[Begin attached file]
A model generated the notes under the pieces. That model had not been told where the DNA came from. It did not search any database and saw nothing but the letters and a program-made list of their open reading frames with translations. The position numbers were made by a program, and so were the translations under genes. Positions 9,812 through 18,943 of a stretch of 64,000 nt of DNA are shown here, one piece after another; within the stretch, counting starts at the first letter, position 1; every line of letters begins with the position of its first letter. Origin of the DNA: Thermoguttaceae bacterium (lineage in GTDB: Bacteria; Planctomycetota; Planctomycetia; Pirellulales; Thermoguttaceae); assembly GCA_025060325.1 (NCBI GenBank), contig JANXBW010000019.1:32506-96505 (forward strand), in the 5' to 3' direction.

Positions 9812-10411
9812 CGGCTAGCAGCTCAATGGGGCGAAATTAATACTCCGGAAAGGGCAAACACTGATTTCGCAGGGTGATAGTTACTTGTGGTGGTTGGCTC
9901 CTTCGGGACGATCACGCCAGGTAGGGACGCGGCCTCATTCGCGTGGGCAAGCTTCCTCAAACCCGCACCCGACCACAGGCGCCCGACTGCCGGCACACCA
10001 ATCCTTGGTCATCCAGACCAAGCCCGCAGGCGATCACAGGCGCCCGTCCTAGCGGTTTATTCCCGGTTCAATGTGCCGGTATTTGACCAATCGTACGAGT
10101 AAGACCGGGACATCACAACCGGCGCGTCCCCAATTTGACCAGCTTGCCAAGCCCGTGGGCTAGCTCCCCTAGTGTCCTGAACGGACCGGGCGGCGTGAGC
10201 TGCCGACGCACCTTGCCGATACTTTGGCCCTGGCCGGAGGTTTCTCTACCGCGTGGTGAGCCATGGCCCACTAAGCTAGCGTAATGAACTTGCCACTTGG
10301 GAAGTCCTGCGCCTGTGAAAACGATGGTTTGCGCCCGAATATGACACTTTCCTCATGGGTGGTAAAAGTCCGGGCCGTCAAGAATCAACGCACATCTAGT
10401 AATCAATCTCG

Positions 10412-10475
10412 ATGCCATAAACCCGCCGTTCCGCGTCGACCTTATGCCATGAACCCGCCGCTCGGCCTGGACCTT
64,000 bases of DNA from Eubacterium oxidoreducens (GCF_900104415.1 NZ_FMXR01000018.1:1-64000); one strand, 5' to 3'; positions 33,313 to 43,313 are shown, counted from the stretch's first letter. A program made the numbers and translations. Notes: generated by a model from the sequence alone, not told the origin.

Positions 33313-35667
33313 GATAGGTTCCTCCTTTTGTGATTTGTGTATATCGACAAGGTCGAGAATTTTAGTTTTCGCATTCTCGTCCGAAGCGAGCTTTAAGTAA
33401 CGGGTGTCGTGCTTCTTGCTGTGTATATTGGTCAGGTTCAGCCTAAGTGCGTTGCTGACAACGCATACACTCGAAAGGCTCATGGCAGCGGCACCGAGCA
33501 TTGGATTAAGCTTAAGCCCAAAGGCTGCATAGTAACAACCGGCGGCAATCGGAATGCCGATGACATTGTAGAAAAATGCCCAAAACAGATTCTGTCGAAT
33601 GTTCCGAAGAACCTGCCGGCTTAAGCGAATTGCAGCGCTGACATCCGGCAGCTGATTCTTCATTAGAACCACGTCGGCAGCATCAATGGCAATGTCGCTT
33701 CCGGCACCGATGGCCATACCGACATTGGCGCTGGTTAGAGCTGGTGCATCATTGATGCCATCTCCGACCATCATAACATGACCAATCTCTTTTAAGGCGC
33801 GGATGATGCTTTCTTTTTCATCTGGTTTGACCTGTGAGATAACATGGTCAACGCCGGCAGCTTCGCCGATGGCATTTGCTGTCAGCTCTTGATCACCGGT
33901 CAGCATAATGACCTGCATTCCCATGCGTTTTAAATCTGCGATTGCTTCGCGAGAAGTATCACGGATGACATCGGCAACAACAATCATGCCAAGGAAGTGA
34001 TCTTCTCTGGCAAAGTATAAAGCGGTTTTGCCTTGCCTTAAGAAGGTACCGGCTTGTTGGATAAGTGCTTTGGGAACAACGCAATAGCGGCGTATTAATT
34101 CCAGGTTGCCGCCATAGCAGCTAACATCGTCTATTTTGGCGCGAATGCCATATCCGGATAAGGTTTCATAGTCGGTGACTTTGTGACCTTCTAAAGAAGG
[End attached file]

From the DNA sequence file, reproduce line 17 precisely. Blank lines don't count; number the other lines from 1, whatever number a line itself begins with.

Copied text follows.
33601 GTTCCGAAGAACCTGCCGGCTTAAGCGAATTGCAGCGCTGACATCCGGCAGCTGATTCTTCATTAGAACCACGTCGGCAGCATCAATGGCAATGTCGCTT